Still Amazing Grace depicts the present. It relates to the present world, the present circumstances, near and not far. It speaks of the Presence of God.

God in His Amazing Grace saved me. I want to come to Him, it is what I can do FOR God.

As God releases His abundant grace, in His Still Amazing Grace, He invites me, the lost, the undeserving unto Him. He gives confidence and He bids me to come. His Presence is ever near and I can feel He literally holds my hands. Now that I am in Him, God wants to work WITH me continuously as His presence is from everlasting to everlasting.

He provides salvation with His Amazing Grace. His Grace is still amazing as He secures His everlasting Presence in us.

Ephesians 2:10 God created us anew (salvation), so we can do the good things He planned for us (God working with us)

Let us be in total dependence of His Presence as He leads in His Still Amazing Grace!
Pastor Monica Choo
Community Outreach
Elim Church
Dr Kenny Tan beautifully depicts the entrance of the Lord Jesus Christ to Jerusalem during the Holy Week in parallel with Psalm 24. Only those who has “clean hands and pure heart” perfectly understand the death of the Lord Jesus Christ. People might misunderstand or even place false expectation on Christianity, yet those who remain focus on the glory of the King will be blessed and given fresh insights.

Thank you, Dr Kenny Tan, for this beautiful piece of poem. Not only it touches my heart, and it also refreshes my soul. I find it useful especially in this season of Lent. Reminded on the great love of our Lord Jesus Christ and the profound healing work of His ministry.

I pray that whoever takes time to read and meditate on this poem will find restoration and healing too.

To God be the glory!
Pastor Desmond Kok
River of Life Community Church
If you were told you have only a few days to live, what would you do?

Your family members and close friends would plan to bring you to eat your favourite food, visit the places you like most or you may want to say good bye to some people who are closest to you.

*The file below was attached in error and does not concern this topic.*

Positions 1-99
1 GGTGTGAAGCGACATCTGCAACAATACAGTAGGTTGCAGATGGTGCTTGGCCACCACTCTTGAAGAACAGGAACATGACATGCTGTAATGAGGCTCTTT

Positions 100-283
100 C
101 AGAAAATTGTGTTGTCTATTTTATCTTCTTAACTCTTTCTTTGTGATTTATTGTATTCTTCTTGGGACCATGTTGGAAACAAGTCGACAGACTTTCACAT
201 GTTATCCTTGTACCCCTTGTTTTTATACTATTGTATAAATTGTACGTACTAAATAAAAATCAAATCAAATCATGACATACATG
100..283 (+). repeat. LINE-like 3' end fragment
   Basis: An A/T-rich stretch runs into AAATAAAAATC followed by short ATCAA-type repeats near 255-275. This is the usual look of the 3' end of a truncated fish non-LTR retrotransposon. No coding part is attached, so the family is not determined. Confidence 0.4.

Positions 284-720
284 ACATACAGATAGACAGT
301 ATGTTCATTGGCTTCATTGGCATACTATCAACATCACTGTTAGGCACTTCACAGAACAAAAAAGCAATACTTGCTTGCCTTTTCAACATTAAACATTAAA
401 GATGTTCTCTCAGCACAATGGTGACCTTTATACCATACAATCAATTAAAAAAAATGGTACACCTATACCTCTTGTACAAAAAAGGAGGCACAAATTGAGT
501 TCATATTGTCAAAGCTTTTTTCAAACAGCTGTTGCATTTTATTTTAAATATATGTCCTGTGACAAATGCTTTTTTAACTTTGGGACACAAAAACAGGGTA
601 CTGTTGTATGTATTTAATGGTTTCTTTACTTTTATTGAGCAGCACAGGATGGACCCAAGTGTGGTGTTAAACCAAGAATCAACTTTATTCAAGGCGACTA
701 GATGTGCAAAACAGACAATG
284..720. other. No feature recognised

You may want to spend the last days to visit your home church for a last look, prayer, confession and give thanks to God.

Jesus knew he had only ONE day to live on this earth. What did He do?

He gathered all His disciples at the Upper Room, had a last meal with them (and instituted the Eucharist). He washed His disciples’ feet as their Master (and established the greatest Humility).

He knowingly washed the feet of His betrayer, Judas Iscariot (and taught us the deepest meaning of Love).

He taught a new commandment, ‘that you love one another; as I have loved you’ Jh 13:34 (and demonstrated sacrificial love).

Jesus knew what to do (poem):
this night I learnt the God of love
had planned this from His throne above
each step unfold the scriptures show
the Sovereign King is in the know

THURSDAY… as we reflect, as we ask are we “in the know”?
What would we do??

I would continue to,
Love in pain, struggles and hardships
preserving friends and fellowships;
Bear the cross, glory I pray
Christ knows, my Saviour the ray

Pen your thoughts, review and reflect regularly, never too young to start, made the last days meaningful and Christ-like.
Albert Low
Missional Care Committee Member
Ever tried to draw a straight and perfect line with a pencil? Without the guidance of a ruler, it is impossible.

The human heart is born tainted by sin. Our fallenness leads to our brokenness. We get bent out of shape by the sins of others, yet seemingly forget how twisted our intents can be when we hurt others.

Praise be to God for His grace that shines!
His Son came with grace and truth to heal all our wounds
Praise be to God that He draws straight lines our of crooked ones!